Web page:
See image below:
Figure 2: FDAX Volatility, H4 (30th May 2019, 16:00, 30th July 2019, 16:00)
Accessibility & TechnologyWhile volatility is the most important element out in the market that tell us why forex is the best market to trade, accessibility comes straight after. This market is more accessible than all the others, trading forex requires an online desk position and as little as $100 to start off an account.
In comparison with the other financial markets, forex requires a rather low trading capital. Moreover, trading forex can be easily accessible from your PC, tablet or mobile since most of retail broker firms operate online. Although, accessibility cannot tell the quality of the market by itself, it definitely shows a reason why many investors try their first trading experience on forex.
Also, the rapid introduction of technology since the 90s, made trading much easier. There are every year more advanced online platforms to trade on with many possible updates and that is why trading forex is edging for many global investors.
Forex PlayersBefore the introduction of free-floating currency and more importantly cutting hedge technology, forex was a market that could have been traded only by institutional investors. Nowadays however, even retail and individual investor can take advantage of the huge volume forex offers every day.
Interbank market is the major responsible for the high volume registered daily in forex. This is the place where banks exchange currency among each other, facilitating forex transactions for customers and speculate for their trading desks.
Central banks representing their nation’s government, are crucial in forex. They oversee monetary and fiscal policies having massive influence on currency rates. A central bank is responsible for fixing the price level of its native currency on the market, in other words they take care of the regime currencies will float in the open market.
Portfolio managers and hedge funds are the second investors in forex after central and investment banks. They are hired by huge institutions such as pension to manage their assets. However while portfolio managers of pool funds will buy currency to speculate on foreign securities, hedge funds execute speculative trades as part of their strategies.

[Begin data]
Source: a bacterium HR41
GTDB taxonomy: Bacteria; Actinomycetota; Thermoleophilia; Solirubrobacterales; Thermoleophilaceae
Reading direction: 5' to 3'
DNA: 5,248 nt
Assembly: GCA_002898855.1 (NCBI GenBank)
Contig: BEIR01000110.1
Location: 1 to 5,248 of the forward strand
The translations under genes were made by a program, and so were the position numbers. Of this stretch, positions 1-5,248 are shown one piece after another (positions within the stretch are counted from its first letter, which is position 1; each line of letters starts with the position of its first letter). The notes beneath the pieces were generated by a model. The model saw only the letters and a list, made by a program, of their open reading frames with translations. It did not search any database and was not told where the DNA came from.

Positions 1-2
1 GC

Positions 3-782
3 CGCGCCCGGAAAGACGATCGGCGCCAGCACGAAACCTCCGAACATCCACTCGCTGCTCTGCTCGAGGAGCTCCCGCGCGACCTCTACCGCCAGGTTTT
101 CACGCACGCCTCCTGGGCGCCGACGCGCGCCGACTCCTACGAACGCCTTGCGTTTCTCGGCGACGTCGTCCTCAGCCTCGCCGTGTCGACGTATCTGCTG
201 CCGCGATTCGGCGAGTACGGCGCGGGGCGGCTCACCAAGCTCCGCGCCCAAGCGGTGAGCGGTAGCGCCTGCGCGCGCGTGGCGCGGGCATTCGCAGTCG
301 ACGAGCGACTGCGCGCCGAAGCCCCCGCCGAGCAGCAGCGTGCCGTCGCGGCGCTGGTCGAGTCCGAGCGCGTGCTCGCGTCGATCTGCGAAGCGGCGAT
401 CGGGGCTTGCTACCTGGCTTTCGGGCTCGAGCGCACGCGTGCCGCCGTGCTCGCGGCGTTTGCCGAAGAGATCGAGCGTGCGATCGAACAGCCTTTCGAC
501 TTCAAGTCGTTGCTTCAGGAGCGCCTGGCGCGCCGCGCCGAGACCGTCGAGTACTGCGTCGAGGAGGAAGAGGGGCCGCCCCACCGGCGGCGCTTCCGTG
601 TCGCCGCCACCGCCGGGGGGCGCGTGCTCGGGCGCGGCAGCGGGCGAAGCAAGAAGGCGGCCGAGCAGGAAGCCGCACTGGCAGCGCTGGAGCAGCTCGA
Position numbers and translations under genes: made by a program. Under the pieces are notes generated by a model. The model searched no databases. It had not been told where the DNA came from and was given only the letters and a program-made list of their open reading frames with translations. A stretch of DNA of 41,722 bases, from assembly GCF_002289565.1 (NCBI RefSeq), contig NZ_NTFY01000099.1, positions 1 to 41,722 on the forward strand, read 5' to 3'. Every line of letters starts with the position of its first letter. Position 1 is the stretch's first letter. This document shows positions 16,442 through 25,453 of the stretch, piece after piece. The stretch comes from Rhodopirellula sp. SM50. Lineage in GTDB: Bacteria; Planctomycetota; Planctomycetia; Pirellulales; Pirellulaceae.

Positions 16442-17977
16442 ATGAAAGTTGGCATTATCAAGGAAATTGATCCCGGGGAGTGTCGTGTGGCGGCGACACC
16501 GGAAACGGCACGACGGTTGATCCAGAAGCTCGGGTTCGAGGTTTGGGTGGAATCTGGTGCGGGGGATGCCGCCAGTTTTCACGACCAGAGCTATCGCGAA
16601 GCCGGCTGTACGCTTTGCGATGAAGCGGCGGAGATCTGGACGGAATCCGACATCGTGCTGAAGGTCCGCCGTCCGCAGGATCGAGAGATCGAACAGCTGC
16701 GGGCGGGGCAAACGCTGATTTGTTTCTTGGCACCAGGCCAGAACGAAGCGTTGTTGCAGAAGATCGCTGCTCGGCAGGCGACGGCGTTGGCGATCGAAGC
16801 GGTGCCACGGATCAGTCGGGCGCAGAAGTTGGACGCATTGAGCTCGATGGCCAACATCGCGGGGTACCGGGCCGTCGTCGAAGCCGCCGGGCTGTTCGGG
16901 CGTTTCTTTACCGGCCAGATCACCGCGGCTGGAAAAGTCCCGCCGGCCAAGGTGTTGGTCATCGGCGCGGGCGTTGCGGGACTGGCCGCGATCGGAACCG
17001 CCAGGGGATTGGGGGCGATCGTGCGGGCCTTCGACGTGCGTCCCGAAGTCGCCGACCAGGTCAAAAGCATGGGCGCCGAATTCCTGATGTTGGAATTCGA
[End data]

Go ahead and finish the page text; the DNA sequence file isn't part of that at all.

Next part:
Also international corporation play a big role in forex. Those firms operating globally, buying and selling goods and services are involved in forex transactions daily. Imagine an American company producing pipes that imports Japanese components and sell the finished product to China. After the sale is closed the CYN must be converted back to USD, while the American company must exchange USD into JPY to repay for the components supply.
Moreover, company involved in international trade have an interest in forex in order to hedge the risk associated with currencies fluctuations making several foreign exchange transactions. For instance, the same American company might buy JPY at spot rate, or enter a swap agreement to obtain JPY in advance, overtaking the risk of the Japanese currency to rise in the future. Therefore, forex become crucial to run companies with many subsidiaries and suppliers all over the word.
Individual & Retail Investors
Even though this investor cluster brings to forex a very limited volume compared to financial institutions and corporations, it is rapidly growing in numbers and popularity. These base their trades on a mixture of fundamentals and technical analysis.
Bottom line, main reason why forex is the most traded market in the world is because gives everyone, from top financial institutions to retail and individual trades, opportunities to make returns on capital invested from currencies price fluctuations related to global economy.